Meeting scheduled to answer questions about O'Hara sewer project
O'Hara residents affected by the impending $3.3 million Saxonburg Boulevard sewer project can attend a meeting to address questions.
Council will hold a special session at 7 p.m. on April 29 at the Moose Lodge on Saxonburg Boulevard.
“There have been a lot of questions about liability issues,” Township Manager Julie Jakubec said.
The project is meant to provide reliable sewer service to area residents who still rely on septic systems. Work will eliminate three deteriorating pump stations and replace them with one new one.
It is unclear how much of the cost will fall to property owners. Construction is expected to take up to two years.
Township Engineer Chuck Steinert said about 40 residents have signed easement agreements, and another 18 or so are in discussions with township staff.
“The problem is the 25 where we have not gotten any response at all,” Jakubec said.
“We would like to create an open dialogue and get those people in talks before we have to go another direction.”
The majority of questions have focused on liability issues, and Jakubec said the answer is simple. The same rules apply, as they do for the remainder of the property, she said.
“The township assumes responsibility for the underground, and the surface remains with the property owner,” she said.
Council will apply for a $500,000 grant from the Allegheny County Redevelopment Authority's Gaming and Economic Development Fund to help pay for costs.
The township already was awarded $250,000 from the county's Community Infrastructure and Tourism Fund.
Tawnya Panizzi is a staff writer for Trib Total Media. She can be reached at 412-782-2121, ext. 2 or firstname.lastname@example.org.
TribLive commenting policy
You are solely responsible for your comments and by using TribLive.com you agree to our Terms of Service.
We moderate comments. Our goal is to provide substantive commentary for a general readership. By screening submissions, we provide a space where readers can share intelligent and informed commentary that enhances the quality of our news and information.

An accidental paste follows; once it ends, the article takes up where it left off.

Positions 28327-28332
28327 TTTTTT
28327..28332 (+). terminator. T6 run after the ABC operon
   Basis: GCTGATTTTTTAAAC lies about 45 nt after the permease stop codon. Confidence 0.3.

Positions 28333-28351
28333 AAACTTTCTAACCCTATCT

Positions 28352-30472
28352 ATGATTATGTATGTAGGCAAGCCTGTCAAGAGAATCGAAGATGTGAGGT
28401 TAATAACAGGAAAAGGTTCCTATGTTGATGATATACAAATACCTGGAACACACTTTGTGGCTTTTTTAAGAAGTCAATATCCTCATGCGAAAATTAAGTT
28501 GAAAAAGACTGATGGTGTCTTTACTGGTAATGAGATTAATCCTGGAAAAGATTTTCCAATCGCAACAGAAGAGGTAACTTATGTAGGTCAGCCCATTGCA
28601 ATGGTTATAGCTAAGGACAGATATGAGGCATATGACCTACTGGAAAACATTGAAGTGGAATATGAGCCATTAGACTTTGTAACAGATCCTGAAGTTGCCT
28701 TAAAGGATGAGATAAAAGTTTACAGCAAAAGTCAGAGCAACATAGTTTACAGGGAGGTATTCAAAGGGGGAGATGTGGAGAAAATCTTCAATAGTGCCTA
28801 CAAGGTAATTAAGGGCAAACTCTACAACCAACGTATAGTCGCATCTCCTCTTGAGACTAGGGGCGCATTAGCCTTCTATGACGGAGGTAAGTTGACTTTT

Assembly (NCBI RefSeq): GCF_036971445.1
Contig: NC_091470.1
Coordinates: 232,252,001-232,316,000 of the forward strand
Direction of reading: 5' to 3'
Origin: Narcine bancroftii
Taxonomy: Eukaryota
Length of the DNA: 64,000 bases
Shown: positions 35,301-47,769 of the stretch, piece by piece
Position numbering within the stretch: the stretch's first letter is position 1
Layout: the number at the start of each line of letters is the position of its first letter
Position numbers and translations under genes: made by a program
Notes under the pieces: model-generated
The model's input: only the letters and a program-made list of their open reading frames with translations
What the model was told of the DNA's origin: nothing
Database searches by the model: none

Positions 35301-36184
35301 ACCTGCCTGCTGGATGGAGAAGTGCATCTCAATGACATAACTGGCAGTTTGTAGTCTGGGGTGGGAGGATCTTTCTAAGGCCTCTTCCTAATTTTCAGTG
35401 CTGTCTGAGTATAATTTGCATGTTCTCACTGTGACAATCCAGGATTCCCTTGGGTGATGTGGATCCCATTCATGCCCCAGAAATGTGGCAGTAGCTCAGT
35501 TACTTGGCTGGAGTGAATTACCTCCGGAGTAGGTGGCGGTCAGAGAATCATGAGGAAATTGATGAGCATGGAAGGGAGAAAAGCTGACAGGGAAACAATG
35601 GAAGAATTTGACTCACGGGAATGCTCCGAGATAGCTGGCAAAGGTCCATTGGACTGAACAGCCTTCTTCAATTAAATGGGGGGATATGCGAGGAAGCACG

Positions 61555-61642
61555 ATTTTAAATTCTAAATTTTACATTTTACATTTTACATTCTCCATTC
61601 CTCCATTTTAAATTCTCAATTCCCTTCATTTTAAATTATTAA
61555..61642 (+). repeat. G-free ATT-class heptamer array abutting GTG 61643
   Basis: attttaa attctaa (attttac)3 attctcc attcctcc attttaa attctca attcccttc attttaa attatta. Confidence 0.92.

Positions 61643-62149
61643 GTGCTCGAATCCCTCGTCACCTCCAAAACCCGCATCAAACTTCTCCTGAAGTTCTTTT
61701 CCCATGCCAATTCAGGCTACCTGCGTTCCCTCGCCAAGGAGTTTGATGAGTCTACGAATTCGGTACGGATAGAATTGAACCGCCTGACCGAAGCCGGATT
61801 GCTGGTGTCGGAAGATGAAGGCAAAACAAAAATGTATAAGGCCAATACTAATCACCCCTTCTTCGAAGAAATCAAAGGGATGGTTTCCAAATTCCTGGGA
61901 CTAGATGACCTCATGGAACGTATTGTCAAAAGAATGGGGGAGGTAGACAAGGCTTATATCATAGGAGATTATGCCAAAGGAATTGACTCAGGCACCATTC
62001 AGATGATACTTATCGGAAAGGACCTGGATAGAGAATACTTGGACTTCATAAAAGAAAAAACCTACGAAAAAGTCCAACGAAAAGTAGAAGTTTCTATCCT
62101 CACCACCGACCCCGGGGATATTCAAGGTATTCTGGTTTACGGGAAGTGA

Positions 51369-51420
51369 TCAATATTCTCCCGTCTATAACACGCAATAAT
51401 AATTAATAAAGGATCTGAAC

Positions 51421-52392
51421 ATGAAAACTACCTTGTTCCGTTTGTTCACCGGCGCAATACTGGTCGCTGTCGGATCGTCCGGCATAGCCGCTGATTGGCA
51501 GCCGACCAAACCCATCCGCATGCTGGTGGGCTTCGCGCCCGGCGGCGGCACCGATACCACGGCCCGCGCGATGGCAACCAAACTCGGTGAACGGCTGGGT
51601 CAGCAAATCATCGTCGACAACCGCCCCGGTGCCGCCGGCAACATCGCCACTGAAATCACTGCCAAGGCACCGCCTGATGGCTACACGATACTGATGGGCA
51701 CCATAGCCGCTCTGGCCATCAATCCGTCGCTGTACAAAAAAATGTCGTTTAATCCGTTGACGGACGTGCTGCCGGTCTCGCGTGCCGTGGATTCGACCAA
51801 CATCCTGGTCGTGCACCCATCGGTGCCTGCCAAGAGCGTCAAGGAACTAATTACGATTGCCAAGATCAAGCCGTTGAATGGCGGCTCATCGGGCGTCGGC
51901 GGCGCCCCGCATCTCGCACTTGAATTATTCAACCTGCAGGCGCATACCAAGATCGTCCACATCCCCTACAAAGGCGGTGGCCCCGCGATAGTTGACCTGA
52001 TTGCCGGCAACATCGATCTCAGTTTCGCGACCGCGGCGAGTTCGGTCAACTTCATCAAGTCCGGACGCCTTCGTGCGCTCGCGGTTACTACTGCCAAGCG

While most comments will be posted if they are on-topic and not abusive, moderating decisions are subjective. We will make them as carefully and consistently as we can. Because of the volume of reader comments, we cannot review individual moderation decisions with readers.
We value thoughtful comments representing a range of views that make their point quickly and politely. We make an effort to protect discussions from repeated comments â either by the same reader or different readers.
We follow the same standards for taste as the daily newspaper. A few things we won't tolerate: personal attacks, obscenity, vulgarity, profanity (including expletives and letters followed by dashes), commercial promotion, impersonations, incoherence, proselytizing and SHOUTING. Don't include URLs to Web sites.
We do not edit comments. They are either approved or deleted. We reserve the right to edit a comment that is quoted or excerpted in an article. In this case, we may fix spelling and punctuation.
We welcome strong opinions and criticism of our work, but we don't want comments to become bogged down with discussions of our policies and we will moderate accordingly.
We appreciate it when readers and people quoted in articles or blog posts point out errors of fact or emphasis and will investigate all assertions. But these suggestions should be sent via e-mail. To avoid distracting other readers, we won't publish comments that suggest a correction. Instead, corrections will be made in a blog post or in an article.